A new prognostic tool developed by researchers from the UCLA Jonsson Comprehensive Cancer Center and five other institutions helps predict which men with advanced metastatic prostate cancer will respond favourably to a novel targeted therapy.
The tool, described in a study published in Lancet Oncology, analyses a wide spectrum of imaging and clinical data and is intended to assist physicians considering treating patients with Lutetium-177 prostate-specific membrane antigen, or LuPSMA.
LuPSMA, which binds to PSMA proteins and delivers targeted radiation to prostate cancer tissue, offers a new option to men with PSMA-positive metastatic cancer that is castration-resistant, meaning it has stopped responding to hormone therapy.
LuPSMA is currently pending approval by the U.S. Food and Drug Administration.
Candidates for the therapy are typically screened using a technique pioneered by UCLA and UC San Francisco called PSMA PET imaging, which combines positron emission tomography with a PET-sensitive drug to detect prostate cancer throughout the body and verify PSMA-expression in the tumours.
The new research demonstrates that a combination of clinical characteristics and PSMA PET imaging characteristics and can be used to predict which patients will have improved progression-free survival (slower disease progression) and improved overall survival (life expectancy) as a result of the treatment.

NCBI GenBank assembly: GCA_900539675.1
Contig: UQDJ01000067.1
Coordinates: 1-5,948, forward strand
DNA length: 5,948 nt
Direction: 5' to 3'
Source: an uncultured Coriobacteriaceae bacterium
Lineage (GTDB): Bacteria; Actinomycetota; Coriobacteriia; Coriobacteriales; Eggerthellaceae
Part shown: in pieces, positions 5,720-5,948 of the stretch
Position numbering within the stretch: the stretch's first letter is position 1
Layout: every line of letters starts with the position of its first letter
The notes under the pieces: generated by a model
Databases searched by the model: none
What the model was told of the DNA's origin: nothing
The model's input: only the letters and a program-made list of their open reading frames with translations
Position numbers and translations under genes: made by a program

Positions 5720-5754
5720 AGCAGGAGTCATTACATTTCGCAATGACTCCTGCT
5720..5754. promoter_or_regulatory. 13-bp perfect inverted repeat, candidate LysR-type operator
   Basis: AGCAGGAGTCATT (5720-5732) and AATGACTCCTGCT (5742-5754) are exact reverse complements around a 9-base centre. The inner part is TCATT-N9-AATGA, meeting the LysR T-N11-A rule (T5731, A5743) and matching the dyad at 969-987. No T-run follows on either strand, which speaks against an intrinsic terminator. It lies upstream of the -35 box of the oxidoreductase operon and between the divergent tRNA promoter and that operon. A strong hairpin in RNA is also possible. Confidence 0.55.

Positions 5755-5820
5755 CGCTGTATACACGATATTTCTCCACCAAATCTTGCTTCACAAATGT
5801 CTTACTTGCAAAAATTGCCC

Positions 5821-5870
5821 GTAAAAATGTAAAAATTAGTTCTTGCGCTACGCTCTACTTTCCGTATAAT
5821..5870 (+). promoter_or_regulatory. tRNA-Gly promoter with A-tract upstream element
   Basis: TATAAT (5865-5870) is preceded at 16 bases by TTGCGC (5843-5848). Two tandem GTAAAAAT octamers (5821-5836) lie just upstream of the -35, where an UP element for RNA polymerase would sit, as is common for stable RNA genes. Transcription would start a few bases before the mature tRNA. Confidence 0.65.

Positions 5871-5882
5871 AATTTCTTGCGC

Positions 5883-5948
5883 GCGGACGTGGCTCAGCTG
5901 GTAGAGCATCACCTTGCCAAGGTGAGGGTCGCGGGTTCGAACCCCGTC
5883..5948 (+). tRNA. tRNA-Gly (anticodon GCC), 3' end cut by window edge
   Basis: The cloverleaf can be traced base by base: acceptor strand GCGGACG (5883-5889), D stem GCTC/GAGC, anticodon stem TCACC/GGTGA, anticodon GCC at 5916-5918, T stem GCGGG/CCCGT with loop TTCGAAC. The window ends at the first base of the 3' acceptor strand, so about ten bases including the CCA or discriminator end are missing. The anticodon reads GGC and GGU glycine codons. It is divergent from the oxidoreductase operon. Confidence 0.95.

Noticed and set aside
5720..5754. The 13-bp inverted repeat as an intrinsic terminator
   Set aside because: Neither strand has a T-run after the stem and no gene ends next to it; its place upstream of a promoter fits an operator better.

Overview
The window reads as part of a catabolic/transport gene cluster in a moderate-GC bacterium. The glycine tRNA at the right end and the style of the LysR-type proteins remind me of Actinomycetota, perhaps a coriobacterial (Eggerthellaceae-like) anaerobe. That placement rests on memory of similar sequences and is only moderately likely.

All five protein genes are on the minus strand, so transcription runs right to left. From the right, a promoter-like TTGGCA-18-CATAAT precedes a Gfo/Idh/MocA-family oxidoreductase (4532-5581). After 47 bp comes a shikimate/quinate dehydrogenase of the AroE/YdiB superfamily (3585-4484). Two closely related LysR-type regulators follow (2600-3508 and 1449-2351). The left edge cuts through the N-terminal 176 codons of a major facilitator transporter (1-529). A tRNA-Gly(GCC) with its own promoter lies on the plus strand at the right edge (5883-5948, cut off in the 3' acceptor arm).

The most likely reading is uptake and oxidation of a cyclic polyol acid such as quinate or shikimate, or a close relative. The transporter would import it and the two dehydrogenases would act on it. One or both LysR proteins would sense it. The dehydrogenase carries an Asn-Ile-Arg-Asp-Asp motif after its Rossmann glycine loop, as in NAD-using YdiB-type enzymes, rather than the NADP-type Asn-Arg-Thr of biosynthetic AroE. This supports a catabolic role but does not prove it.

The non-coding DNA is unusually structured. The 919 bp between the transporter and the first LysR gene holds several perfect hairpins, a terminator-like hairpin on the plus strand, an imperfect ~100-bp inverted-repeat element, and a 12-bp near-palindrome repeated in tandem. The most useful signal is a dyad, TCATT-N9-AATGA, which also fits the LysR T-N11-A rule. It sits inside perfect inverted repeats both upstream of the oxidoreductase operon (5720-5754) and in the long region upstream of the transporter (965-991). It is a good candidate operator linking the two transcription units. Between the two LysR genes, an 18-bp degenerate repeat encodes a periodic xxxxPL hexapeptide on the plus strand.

"Until now, there has been no validated tool to adequately predict the response of patients with advanced metastatic prostate cancer to LuPSMA treatment," said lead author Dr. Andrei Gafita, a postdoctoral scholar in the Ahmanson Translational Theranostics Division of the department of molecular and medical pharmacology at the David Geffen School of Medicine at UCLA.
"Most important, this study suggests that screening with PSMA PET imaging could help to select patients who are most likely to benefit from this treatment."
Creating the 'nomogram'
The predictive tool (commonly called a nomogram) was developed by researchers from institutions across Europe, Australia and the U.S. who analysed data from 270 prostate cancer patients who underwent LuPSMA treatment in clinical trials or via compassionate use.
The research team used eight parameters (including PSMA PET parameters and factors such as the time since initial diagnosis, chemotherapy status and haemoglobin levels) to create the mathematical formula that allows the tool to predict survival.
Based on the nomogram, the researchers also created a web-based risk calculator that forecasts the probability of overall and progression-free survival in response to LuPSMA. The predictions are used to stratify men into either high-risk or low-risk groups.
In the men studied, those identified by the tool as low risk had longer overall survival (24 months) and progression-free survival (6 months) than those classified as high risk (6 months and 2 months, respectively).
The findings from the research are encouraging, Gafita said, and may provide the foundation for patient selection for LuPSMA therapy.
Nevertheless, he notes, until its clinical validity is demonstrated in prospective trials, the tool should be used cautiously and should not replace the clinical judgement of treating physicians.
"Our validated tool can find application particularly at institutions where LuPSMA is just being introduced as a novel therapeutic option," he said.